Lawmakers already looking to strengthen new deepfake law

Lawmakers already looking to strengthen new deepfake law

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(KSTP) – Just six months after a new state law went into effect banning deepfake video and audio in political campaigns, lawmakers are already considering adding new penalties.

The original bill calls for up to five years in prison and/or a $10,000 fine for disseminating deepfakes to influence an election. Now it adds a new penalty specifically aimed at candidates who knowingly allow it to happen.

“Senate File 3550 adds a conviction of disseminated deepfakes to the list of violations that could disqualify a candidate from holding various positions or allows a court to declare a candidate has forfeited a nomination,” Sen. Erin Maye Quade, DFL-Apple Valley, told the Senate Elections Committee on Wednesday.

The bill would also call for someone already in office to forfeit their position.

“This year’s provisions strengthen the deepfake bill and Clean Elections Minnesota urges you to pass SF 3550,” testified David Fischer of Clean Elections Minnesota.

The bill also adds new timelines to when the penalties can be enforced, within 30 days of a primary or state party convention nomination or 90 days before a general election. 

Although the bill passed with almost unanimous support in the House and Senate last year, some Republicans say this year’s bill might be rushed because the state hasn’t even had an election since the original deepfake law went into effect in August.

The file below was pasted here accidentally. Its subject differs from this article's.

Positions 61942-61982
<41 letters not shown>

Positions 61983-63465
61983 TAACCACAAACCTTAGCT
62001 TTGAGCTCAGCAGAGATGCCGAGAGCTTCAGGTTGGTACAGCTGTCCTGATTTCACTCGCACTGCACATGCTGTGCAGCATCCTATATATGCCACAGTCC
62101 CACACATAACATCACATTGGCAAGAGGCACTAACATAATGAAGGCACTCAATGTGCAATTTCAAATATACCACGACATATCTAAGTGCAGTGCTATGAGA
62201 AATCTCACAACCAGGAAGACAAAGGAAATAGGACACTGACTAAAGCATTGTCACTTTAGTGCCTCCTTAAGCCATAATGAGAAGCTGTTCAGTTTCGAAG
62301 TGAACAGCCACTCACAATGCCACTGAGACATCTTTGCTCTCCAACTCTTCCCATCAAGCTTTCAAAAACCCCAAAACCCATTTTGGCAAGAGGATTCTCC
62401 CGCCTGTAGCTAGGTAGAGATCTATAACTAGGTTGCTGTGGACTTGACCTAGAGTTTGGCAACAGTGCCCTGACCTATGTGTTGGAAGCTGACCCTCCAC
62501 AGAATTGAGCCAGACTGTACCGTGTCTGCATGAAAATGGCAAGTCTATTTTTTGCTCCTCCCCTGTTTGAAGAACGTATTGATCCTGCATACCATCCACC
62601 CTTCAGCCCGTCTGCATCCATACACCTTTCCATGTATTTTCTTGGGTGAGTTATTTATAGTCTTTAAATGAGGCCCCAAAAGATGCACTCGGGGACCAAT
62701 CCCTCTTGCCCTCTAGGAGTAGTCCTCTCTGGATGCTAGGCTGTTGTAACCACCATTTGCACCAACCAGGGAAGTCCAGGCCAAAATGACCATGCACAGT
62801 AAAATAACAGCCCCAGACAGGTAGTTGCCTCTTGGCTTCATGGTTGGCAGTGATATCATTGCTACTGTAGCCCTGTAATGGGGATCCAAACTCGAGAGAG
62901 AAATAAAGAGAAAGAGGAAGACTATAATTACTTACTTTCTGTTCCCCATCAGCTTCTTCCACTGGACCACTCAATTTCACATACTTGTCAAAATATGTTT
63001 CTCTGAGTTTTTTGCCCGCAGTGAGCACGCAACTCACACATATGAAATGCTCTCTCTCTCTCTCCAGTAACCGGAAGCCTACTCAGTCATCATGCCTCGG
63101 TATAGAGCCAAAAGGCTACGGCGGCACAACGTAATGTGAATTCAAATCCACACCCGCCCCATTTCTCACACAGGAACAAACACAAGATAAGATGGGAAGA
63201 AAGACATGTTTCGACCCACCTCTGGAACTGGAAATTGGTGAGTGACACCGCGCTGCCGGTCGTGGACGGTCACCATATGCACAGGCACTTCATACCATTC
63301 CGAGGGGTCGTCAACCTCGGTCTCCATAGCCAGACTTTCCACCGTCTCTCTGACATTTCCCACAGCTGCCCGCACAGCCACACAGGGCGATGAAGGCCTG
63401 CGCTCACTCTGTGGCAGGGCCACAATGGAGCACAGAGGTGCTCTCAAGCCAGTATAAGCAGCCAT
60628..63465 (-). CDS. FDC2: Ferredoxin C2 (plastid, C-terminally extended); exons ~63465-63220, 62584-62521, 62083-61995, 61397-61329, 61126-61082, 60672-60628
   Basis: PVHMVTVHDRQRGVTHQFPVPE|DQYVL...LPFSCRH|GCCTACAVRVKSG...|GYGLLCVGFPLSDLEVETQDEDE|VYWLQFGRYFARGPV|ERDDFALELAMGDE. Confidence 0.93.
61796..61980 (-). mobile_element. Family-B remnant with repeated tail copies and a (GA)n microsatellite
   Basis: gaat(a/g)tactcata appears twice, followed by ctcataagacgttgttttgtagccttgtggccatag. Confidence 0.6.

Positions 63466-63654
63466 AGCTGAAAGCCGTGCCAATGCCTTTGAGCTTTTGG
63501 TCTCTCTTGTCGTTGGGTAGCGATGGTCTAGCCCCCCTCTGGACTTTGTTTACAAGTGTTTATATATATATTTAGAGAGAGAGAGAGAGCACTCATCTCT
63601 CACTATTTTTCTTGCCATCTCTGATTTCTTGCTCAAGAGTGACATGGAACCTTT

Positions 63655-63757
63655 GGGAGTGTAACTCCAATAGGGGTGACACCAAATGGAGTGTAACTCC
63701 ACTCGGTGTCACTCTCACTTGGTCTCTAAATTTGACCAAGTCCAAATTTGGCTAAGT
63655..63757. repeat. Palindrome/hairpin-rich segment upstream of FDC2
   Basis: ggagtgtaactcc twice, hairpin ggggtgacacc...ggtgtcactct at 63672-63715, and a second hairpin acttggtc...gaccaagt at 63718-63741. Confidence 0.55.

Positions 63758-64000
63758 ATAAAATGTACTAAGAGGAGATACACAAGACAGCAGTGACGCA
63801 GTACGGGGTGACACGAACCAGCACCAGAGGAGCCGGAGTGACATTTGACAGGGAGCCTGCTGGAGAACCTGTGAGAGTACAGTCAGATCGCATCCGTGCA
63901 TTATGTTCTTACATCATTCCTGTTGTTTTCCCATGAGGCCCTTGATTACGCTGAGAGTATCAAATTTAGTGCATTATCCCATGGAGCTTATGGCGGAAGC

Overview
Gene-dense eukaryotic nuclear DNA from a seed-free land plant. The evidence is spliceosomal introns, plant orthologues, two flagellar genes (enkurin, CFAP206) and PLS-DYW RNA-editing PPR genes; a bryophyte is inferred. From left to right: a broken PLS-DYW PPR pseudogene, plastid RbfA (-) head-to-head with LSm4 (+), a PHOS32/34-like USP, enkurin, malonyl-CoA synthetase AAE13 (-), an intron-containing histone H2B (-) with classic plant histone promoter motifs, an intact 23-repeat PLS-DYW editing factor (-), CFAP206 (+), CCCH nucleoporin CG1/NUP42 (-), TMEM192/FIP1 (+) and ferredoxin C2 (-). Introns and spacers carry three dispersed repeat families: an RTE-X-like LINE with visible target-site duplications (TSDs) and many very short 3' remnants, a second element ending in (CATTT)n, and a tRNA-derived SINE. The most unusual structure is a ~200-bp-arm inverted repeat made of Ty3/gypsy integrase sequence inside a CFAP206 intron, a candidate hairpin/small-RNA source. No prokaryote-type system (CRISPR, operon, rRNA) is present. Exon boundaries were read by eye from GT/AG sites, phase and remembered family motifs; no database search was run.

“We’re veering a lot closer to First Amendment issues than what we had before,” said Sen. Andrew Mathews, R-Princeton. “I also had a question…we haven’t even had an election to test how the law we applied last year went.”

Minnesota Secretary of State Steve Simon, the state’s chief elections officer, doesn’t take a position on specific penalties but supports anything that strengthens laws against deepfakes.

 “In the wrong hands, AI and deepfakes, in particular, can be a real danger in the sense they can mislead and misdirect voters,” Simon told 5 EYEWITNESS NEWS.

The new bill passed the Senate Elections Committee on a voice vote and goes to the Senate Judiciary Committee next.